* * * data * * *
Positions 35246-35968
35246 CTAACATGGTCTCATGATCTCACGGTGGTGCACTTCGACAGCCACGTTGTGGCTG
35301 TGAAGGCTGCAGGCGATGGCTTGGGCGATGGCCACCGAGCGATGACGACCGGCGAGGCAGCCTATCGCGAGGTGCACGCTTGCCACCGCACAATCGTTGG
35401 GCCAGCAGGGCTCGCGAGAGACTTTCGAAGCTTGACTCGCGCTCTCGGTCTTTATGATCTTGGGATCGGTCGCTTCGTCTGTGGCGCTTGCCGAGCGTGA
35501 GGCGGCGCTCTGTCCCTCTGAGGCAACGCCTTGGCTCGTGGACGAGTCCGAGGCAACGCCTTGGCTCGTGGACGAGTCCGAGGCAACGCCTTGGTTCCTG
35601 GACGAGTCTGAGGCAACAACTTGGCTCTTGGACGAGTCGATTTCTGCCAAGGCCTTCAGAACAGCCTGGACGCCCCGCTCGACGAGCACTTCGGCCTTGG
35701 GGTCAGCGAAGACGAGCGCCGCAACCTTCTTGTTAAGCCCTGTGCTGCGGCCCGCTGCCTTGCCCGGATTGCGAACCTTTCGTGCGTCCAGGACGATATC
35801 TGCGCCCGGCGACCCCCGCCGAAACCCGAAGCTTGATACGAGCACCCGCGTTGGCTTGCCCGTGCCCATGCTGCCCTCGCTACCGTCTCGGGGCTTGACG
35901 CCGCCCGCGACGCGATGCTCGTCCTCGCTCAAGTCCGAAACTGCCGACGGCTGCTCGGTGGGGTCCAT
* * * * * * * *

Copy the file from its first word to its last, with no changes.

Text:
Positions 35246-35968
35246 CTAACATGGTCTCATGATCTCACGGTGGTGCACTTCGACAGCCACGTTGTGGCTG
35301 TGAAGGCTGCAGGCGATGGCTTGGGCGATGGCCACCGAGCGATGACGACCGGCGAGGCAGCCTATCGCGAGGTGCACGCTTGCCACCGCACAATCGTTGG
35401 GCCAGCAGGGCTCGCGAGAGACTTTCGAAGCTTGACTCGCGCTCTCGGTCTTTATGATCTTGGGATCGGTCGCTTCGTCTGTGGCGCTTGCCGAGCGTGA
35501 GGCGGCGCTCTGTCCCTCTGAGGCAACGCCTTGGCTCGTGGACGAGTCCGAGGCAACGCCTTGGCTCGTGGACGAGTCCGAGGCAACGCCTTGGTTCCTG
35601 GACGAGTCTGAGGCAACAACTTGGCTCTTGGACGAGTCGATTTCTGCCAAGGCCTTCAGAACAGCCTGGACGCCCCGCTCGACGAGCACTTCGGCCTTGG
35701 GGTCAGCGAAGACGAGCGCCGCAACCTTCTTGTTAAGCCCTGTGCTGCGGCCCGCTGCCTTGCCCGGATTGCGAACCTTTCGTGCGTCCAGGACGATATC
35801 TGCGCCCGGCGACCCCCGCCGAAACCCGAAGCTTGATACGAGCACCCGCGTTGGCTTGCCCGTGCCCATGCTGCCCTCGCTACCGTCTCGGGGCTTGACG
35901 CCGCCCGCGACGCGATGCTCGTCCTCGCTCAAGTCCGAAACTGCCGACGGCTGCTCGGTGGGGTCCAT